I think the hon. Gentleman is mistaken when he says that franchising is the answer. All the conversations that I have had with local authorities have produced a mixture of solutions, but most of have focused on partnerships: good partnerships between local authorities and bus companies which will meet local needs.
I have looked at the report, and I recognise the importance of protecting our biodiversity. Our country is probably more covered in woodland today than it has been for many centuries in our history, and I find it encouraging that organisations such as the Woodland Trust are continuing to plant the forests and woods of the future. However, I am sceptical about a 1:30 ratio which appears to be based on nothing more than a gut instinct. I am not sure that that is an appropriate way of dealing with the issue. What is important, to my mind, is replacing lost woodland with extra planting, and following a “finger in the air” formula may not be the best way of doing so.
Many logistics organisations, such as the Freight Transport Association, are doing excellent work in trying to establish what the most important parts of British industry need from Brexit, but what is the Department doing to ensure that the important views of the smallest operators—single owner drivers, for example—are heard and given equal weight to those of the largest businesses? Will the Minister’s officials meet me to discuss mechanisms that would allow their views to be heard?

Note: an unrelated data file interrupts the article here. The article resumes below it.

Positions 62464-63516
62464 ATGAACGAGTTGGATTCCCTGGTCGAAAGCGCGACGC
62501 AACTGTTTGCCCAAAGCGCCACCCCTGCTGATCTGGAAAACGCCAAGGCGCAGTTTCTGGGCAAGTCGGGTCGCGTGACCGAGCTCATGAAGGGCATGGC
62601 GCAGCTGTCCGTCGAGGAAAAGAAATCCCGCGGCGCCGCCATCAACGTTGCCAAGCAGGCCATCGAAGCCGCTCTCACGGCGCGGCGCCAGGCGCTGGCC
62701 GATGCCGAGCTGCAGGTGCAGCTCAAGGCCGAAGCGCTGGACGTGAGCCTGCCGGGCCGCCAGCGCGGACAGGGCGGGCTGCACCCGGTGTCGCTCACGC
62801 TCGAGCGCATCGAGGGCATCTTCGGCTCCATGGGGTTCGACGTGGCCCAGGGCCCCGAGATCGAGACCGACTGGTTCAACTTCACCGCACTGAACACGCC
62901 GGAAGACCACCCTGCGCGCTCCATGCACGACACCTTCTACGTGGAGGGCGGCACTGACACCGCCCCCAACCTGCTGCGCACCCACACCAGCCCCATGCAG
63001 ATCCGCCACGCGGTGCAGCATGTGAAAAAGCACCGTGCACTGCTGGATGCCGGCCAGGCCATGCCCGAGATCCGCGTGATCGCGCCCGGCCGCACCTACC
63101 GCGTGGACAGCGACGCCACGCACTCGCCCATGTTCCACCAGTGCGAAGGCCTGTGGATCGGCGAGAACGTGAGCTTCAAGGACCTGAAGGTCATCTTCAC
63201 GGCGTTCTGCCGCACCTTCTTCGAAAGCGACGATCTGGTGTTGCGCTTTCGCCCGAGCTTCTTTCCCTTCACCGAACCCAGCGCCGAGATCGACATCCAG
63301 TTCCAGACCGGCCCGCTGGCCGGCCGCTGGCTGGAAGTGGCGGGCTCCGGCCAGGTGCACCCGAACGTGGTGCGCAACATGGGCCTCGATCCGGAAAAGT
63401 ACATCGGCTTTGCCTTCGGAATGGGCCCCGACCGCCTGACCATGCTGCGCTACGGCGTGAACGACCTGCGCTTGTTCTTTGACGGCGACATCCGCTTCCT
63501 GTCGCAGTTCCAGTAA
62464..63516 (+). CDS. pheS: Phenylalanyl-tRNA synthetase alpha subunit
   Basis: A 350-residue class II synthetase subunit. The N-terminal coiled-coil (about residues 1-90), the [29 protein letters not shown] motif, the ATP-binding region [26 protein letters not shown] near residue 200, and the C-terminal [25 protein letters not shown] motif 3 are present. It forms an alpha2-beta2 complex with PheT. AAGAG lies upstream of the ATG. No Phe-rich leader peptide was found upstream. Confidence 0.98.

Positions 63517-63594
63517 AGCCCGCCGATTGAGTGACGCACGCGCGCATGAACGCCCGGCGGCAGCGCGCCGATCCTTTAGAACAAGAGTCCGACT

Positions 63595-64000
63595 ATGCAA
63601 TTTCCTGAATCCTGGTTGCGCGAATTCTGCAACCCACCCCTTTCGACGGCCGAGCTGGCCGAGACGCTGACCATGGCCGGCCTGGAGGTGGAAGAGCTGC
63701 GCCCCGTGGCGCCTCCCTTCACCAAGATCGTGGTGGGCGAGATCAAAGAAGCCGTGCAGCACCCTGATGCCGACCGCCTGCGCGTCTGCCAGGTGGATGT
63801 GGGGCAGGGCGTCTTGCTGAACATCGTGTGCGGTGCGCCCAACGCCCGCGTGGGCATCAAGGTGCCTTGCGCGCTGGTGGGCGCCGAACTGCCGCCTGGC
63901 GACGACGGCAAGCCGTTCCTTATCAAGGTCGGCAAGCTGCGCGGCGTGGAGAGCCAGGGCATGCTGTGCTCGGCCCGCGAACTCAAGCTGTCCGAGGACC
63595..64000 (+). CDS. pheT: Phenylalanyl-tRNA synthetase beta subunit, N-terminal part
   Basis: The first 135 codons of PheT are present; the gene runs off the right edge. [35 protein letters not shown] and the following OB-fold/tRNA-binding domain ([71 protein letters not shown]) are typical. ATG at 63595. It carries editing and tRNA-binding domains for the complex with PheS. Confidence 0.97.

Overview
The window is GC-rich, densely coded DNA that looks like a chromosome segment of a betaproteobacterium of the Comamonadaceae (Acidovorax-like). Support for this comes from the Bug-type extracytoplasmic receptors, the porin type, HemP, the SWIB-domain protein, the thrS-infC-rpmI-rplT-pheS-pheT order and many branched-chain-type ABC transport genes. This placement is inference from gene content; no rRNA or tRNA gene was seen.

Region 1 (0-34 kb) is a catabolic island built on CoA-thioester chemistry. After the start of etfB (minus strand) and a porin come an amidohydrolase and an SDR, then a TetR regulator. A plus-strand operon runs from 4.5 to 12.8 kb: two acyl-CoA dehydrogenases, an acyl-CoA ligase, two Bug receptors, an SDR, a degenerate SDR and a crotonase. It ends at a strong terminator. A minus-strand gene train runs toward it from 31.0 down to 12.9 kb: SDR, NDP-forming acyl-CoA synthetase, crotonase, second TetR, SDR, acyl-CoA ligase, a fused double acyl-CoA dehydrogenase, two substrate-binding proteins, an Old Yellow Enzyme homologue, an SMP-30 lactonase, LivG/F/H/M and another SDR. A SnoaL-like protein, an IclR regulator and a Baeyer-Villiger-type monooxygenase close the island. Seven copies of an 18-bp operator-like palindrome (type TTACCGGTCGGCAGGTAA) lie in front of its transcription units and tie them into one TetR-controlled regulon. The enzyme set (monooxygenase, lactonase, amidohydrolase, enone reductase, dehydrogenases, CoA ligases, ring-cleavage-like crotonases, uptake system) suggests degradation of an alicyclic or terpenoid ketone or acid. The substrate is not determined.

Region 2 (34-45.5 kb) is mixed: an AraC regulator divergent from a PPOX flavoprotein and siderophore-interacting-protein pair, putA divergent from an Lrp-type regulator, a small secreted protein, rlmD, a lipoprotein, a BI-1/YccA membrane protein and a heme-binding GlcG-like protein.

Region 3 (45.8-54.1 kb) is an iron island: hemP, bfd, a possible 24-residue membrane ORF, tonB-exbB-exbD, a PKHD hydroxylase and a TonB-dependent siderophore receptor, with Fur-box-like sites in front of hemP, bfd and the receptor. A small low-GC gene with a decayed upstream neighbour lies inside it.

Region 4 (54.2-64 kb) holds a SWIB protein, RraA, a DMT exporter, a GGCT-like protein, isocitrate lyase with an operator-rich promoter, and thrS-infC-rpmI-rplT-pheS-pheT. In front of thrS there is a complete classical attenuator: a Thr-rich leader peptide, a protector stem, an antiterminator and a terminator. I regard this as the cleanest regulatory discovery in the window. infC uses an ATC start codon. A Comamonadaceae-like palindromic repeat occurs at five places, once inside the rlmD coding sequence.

The hon. Gentleman has already attended a round table discussion with me on just such matters, and I believe he will be attending another this afternoon. I am spending more time with him and the truckers than with almost anyone else. He can be assured that the case that he makes is dear to my heart, and that it will inform Government policy. He is right to say that we need to look after the smaller operators as well—he has taken a proud and informed stance on that—and I will ensure, through him and through other mechanisms, that they are involved in the discussions.
As my hon. Friend knows, rural Wales is the most beautiful part of any country in the world to drive through. I wonder what more he can do to press the Welsh Government to improve investment in roads in my area, so that our world-class countryside is accessible via a world-class road network.
I do indeed know how beautiful rural Wales is, and my hon. Friend is right to stress the importance of good connections to the tourism industry. I, too, wonder what I could do to press the Welsh Government. Perhaps we could simply highlight to the people of Wales the greater priority placed on investment in infrastructure by Conservative Governments.
Absolutely, but that does not apply only to the steel industry. I believe that HS2 is a great engineering project for the United Kingdom, and I was pleased to note a substantial British presence in the first set of contracts that we announced this week. I have made it very clear that the firms that hope to participate in this project should expect to leave a skills and expertise footprint behind in the United Kingdom, and that those that fail to do so should not expect to find themselves at the front of the queue when it comes to contracting.
I recognise the situation my hon. Friend describes. We have a number of compensation schemes operating within the rail industry focusing on schedule 8 payments. I recognise the need to make sure that that remains a very clear system for passengers to understand why delay attribution occurs and recognise that there is much work to be done.